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Feb 6, 2017 04:14AM
Feb 6, 2017 04:38AM
Thank you for caring enough to write in the spirit of help! It is probably true that much of the anti-cancer diet "info" is anecdotal and not supported by medical science. I would guess the people who did trial and error on those home remedies were the ones who could not afford standard medical treatment and were willing to try anything, or they were trying to help others survive better, to avoid the side effects of some of the common medical remedies. Perhaps they just wanted to explore and give us some additional treatment options besides what medicos had to offer.
I respect and appreciate scientific studies. But the problem with following only "scientifically proven" stuff is one of funding and conflict of interest. Drug companies have billions of dollars available for medical studies and they give it to researchers who study the living daylights out of the products the drug companies wish to sell. Then those findings get published, doctors and med students read them, and standard of care adopts them eventually if they seem to be helpful.
But the home remedy folks do not have such a vested interest in "proving" what works. So their results go largely unnoticed by the medical community. They write a book or post their findings online, and there are always those who try to discredit them. "Oh, he is not a doctor, therefore he has no right to tell us what he found out about the human body!" Well, If it cured Aunt Bessie after the doctors gave up, I want to know about it, I do not care if the guy who discovered it is an auto mechanic or a nuclear physicist.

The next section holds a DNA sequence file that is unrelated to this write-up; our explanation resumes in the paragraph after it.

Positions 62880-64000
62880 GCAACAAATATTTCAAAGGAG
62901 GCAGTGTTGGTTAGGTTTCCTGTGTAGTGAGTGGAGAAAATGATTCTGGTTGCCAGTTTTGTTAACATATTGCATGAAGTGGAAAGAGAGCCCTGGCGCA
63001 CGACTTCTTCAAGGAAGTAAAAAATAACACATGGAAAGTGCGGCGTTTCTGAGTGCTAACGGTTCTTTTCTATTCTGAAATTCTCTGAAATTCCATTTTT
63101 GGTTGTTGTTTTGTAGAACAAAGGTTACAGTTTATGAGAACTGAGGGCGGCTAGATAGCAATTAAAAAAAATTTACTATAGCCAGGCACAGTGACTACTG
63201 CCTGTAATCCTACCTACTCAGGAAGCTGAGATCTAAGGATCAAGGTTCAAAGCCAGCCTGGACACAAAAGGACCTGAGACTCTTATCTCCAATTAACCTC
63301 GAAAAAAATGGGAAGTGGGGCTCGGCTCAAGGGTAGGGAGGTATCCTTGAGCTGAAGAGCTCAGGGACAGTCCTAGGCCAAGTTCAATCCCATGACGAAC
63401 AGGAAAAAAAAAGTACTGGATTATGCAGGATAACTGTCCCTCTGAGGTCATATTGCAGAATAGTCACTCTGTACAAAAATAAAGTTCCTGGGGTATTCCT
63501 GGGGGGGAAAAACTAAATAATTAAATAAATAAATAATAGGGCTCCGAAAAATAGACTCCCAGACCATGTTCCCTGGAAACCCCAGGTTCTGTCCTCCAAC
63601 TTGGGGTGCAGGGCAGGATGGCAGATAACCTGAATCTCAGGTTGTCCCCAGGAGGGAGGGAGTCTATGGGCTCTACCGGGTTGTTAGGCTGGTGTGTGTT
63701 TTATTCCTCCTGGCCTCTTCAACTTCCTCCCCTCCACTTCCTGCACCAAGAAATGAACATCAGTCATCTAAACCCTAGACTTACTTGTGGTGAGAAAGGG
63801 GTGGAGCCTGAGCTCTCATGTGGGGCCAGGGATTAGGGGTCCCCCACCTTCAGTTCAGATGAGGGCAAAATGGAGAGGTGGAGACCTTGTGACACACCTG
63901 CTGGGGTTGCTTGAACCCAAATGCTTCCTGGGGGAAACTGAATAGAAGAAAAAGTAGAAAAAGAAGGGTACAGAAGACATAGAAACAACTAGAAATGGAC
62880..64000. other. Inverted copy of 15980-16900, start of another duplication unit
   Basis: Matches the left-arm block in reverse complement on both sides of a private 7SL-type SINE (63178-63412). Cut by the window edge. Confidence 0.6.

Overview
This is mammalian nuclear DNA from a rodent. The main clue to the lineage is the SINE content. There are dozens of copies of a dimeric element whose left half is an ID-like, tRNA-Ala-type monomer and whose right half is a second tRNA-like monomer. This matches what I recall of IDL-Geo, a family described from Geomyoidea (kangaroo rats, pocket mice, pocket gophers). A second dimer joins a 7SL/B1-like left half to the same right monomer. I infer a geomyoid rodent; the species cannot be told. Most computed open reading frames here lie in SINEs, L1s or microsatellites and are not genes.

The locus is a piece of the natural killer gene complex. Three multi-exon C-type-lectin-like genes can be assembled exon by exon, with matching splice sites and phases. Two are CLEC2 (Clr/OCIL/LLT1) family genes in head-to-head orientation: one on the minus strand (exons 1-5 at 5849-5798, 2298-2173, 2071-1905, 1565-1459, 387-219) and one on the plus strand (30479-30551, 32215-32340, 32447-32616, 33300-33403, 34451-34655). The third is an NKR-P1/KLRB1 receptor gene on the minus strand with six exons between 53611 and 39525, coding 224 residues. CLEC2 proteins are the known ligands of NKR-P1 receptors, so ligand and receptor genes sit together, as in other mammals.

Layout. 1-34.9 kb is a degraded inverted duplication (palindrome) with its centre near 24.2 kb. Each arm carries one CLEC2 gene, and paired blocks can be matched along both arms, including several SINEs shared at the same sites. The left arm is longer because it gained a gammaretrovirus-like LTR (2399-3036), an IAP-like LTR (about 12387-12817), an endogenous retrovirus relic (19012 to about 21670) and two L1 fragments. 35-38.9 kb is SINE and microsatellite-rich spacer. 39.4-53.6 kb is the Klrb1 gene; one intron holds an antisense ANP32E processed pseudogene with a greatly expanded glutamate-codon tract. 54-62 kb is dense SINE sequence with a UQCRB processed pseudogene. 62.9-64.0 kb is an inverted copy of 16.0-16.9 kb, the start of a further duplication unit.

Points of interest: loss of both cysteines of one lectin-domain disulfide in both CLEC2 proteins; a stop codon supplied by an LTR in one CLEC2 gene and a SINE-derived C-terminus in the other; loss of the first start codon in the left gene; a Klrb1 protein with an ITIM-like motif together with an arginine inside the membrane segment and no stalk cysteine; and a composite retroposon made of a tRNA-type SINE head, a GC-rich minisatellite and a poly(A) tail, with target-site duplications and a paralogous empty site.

Cancer treatment is BIG business. What does a round of chemo cost? 30 grand? No wonder our health insurance rates are skyrocketing. I am trying to do my part to keep my health costs down. I don't want my insurer to have to pay $30,000 for chemo for me if statistically it only buys me another 6 months to live, and all 6 months of it probably with no hair. If I do chemo and rads, at 30,000 each, I do not want my insurer to have to pay for these a SECOND time five years from now because I didn't know I needed to drink less soda pop to stay well, or whatever. You get the idea.
The health insurance monthly premium for my husband and me is about $3,745 per month. Crazy, huh?
So, I am okay with operating from information based on individual personal experiences, and anecdotal evidence, when it comes to health and keeping the cancer at bay. I have a few friends, and friends of friends who have beat cancer with diet, and one of the biggest hints is.... no sugar. I should probably cite my sources on all of what I post, but I am just getting started and not quite in the groove on that yet.
A lot of caring people want us to get well and want to share simple and inexpensive wellness tips that the doctors are not really allowed to recommend to us for fear of being branded unscientific or unorthodox. The doctors' hands are tied.
I think it is up to me to take full responsibility for my own survival. And I really appreciate the do-it-yourself pioneers (both doctors and non-doctors) who have provided anti-cancer information, whether "medically proven" or not. Also, for the record, I do not think one requires a medical degree in order to be a credible witness in the fight against cancer or any other disease. Any person who has a body is welcome to tell me what he/ she has learned about how to get well, and I am very interested!
12/7/2016, DCIS/IDC, Left, 6cm+, Stage IIB, 1/4 nodes, ER+/PR+, HER2-